Monday, January 31, 2011
If you look carefully at the photo at the top ... that's my book Can He Be The One? !!!! On the BBC website!!!
That's a very nice Monday morning present.
Friday, January 28, 2011
LK: I am not one of those writers who “has to write”, I do it because I enjoy it. When I look back I see that writing is a thread that runs through my life but I never thought one day I’d be a writer. At various points in my life books have saved me, they gave me a refuge I didn’t have in my real world. I guess I wanted to find a way to be more a part of books, writing seemed to be a natural progression. I’ve only been writing for 7 years.
See the rest of the interview HERE.
Wednesday, January 26, 2011
Here's an excerpt:
Elsa asked me what a writer should do to prepare for a residency. I told her you should know what you plan to work on.
"I had a project I wanted to work on while I was there, a new novel. Before I went I made sure all of my pre-work was done: character bibles, a plot map, chapter outlines. I also got about halfway through the rough draft before leaving. My plan was to complete the rough draft of the novel while in Egypt and I did manage to do that.
....despite the beach outside my window!
Read the rest of the interview HERE.
Tuesday, January 25, 2011
Monday, January 24, 2011
1. Collect the morula fruit from the ground.
2. Wash them a few times.
3. Put them in a pot with water and boil. Boil them for a long time. I boiled mine for about two hours. Until the skins break open.
4. Let them cool down. Then mash them up with a potato masher.
5. Now strain the mixture. You want the liquid not the seeds and skins. If the mixture is too thick you can add water. It makes no difference how much water you add.
6. Add water to the mixture. For the amount I used I added 4 cups of golden brown sugar. The best way to know if the sugar is enough is to taste it. You can also experiment and add cinnamon and ginger which is very nice, even some lemon juice.
7. Boil the liquid again. By trial and error I discovered if you boil the mixture until it is jam consistency, when it cools you will have made morula sweets, which is a problem if you have now poured it into a jar. (for morula sweets pour it out on a cookie tray and when hard cut into cubes, can be rolled in sugar). To get jam, stop boiling when it is apple sauce consistency. I have to admit though that this part is the tricky part. But it is reversible. If you cook too long, pour in the jar and then it cools and you find it has become solid like sweets you can heat the jar and pour the whole lot back in a pot. Add water and heat again.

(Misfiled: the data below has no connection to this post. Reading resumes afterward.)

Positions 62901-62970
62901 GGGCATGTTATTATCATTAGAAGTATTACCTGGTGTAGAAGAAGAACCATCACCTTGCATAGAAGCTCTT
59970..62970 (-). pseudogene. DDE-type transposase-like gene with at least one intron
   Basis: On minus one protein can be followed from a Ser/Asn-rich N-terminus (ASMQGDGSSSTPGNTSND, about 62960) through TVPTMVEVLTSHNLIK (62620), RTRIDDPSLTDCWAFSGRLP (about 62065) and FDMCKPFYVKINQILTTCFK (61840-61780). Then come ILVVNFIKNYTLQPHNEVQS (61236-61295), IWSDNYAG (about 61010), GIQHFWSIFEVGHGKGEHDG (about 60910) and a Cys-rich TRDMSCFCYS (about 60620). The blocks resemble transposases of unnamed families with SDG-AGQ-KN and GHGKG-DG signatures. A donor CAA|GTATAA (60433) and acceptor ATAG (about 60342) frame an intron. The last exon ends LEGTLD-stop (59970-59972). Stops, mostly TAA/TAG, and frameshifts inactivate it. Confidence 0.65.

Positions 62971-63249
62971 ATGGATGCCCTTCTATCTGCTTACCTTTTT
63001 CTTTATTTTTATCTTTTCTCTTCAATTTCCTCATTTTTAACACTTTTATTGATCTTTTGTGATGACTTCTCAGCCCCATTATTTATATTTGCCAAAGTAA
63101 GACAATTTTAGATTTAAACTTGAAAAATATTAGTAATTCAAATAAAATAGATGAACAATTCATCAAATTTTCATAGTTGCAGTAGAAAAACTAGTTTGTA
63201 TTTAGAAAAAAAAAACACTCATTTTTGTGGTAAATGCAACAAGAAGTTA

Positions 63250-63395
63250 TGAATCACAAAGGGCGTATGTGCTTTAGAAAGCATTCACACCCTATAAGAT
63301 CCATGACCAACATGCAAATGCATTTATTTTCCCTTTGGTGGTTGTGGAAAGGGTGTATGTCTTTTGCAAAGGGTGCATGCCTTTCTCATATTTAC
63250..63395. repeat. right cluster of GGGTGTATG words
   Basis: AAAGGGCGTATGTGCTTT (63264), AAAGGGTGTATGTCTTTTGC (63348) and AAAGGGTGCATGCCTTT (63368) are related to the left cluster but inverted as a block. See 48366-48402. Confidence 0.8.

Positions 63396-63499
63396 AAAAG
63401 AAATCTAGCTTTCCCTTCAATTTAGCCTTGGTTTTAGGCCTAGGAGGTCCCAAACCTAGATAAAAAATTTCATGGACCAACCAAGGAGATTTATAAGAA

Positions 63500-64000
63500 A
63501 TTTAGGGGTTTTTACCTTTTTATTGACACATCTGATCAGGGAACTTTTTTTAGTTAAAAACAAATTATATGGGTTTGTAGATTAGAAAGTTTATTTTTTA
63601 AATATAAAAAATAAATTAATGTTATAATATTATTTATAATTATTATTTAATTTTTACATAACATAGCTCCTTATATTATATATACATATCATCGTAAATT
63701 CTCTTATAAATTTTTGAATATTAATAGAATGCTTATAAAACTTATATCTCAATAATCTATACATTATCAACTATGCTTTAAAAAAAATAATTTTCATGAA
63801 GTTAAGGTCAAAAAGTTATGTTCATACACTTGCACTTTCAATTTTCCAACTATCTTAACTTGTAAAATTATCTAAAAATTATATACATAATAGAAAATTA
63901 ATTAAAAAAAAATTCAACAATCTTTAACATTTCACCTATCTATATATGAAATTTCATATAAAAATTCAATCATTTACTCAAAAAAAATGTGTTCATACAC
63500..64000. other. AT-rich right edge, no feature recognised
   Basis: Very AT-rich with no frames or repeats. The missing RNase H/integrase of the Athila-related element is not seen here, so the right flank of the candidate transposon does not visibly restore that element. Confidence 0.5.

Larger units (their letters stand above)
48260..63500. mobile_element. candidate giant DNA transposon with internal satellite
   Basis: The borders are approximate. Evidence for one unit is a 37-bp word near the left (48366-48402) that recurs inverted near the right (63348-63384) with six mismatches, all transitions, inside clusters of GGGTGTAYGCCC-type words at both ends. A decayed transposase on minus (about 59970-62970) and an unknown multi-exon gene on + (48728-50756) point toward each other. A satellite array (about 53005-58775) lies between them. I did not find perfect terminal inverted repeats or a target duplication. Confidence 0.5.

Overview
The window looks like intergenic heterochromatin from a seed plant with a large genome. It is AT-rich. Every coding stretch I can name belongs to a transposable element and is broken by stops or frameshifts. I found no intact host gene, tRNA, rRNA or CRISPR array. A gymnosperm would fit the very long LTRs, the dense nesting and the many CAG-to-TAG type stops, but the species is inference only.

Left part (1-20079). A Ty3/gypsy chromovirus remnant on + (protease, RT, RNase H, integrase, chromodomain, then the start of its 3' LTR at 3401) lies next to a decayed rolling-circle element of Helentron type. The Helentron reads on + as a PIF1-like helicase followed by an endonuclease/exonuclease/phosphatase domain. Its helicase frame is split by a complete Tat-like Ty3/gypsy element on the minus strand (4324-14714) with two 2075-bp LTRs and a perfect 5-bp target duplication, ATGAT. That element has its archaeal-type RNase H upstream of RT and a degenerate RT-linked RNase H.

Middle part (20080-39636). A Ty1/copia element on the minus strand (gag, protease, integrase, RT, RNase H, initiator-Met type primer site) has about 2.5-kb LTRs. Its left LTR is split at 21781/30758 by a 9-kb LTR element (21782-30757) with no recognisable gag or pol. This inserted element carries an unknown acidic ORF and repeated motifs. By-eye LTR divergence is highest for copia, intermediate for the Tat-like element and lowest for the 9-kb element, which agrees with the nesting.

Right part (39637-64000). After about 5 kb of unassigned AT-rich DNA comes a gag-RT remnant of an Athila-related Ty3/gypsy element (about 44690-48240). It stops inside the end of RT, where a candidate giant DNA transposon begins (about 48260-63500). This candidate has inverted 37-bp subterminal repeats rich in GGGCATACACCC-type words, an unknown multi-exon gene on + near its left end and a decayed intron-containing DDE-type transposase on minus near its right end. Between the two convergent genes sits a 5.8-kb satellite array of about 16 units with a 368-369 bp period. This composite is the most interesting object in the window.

8. When cool pour into sterilised (boiled) jars and VOILA!!! It tastes a bit like apricot jam but wilder and with more flavour. And who doesn't want to be wilder???
Friday, January 21, 2011
1. I've signed and sent off to Tafelberg (South Africa) the contract for Aunt Lulu. It will hopefully be out mid this year. It is about a girl who is asked to run the agony aunt column in her school newspaper. She agrees reluctantly since she sees it as a step down from her lofty aims of being a serious journalist. It all goes wrong and then sort of right before the book is over.
2. I finished last edits to The Vanishings, my first book in a new detective series with police officer, Dambuza Chakalisa and safari owner, Delly Woods. It's a full length novel about the sudden strange disappearances of people in Maun. I've sent it off to a publisher- cross fingers!
3. I've begun writing short science articles on new discoveries for Mmegi again. Here's one about male pattern baldness. I really enjoy researching and writing these.
4. And my weekly column in The Voice Newspaper is going along. I still get phone calls most weeks, so I think people are readings it. Here is last week's column on showing and not telling and the one before that on the nasty habit of exploiting artists in Botswana.
So that's about my life lately, except I recently celebrated a birthday, I'm now 47. Though people bad mouth Facebook as a huge time waster, I must say I certainly enjoyed all of the lovely birthday messages I found there last Saturday.
So that's my life, like I said a bit busy.
Wednesday, January 19, 2011
The publisher may decide they like you. You may have a good list of contacts. You might have a weird lifestyle that could be milked. And what about this about one of my favourite books-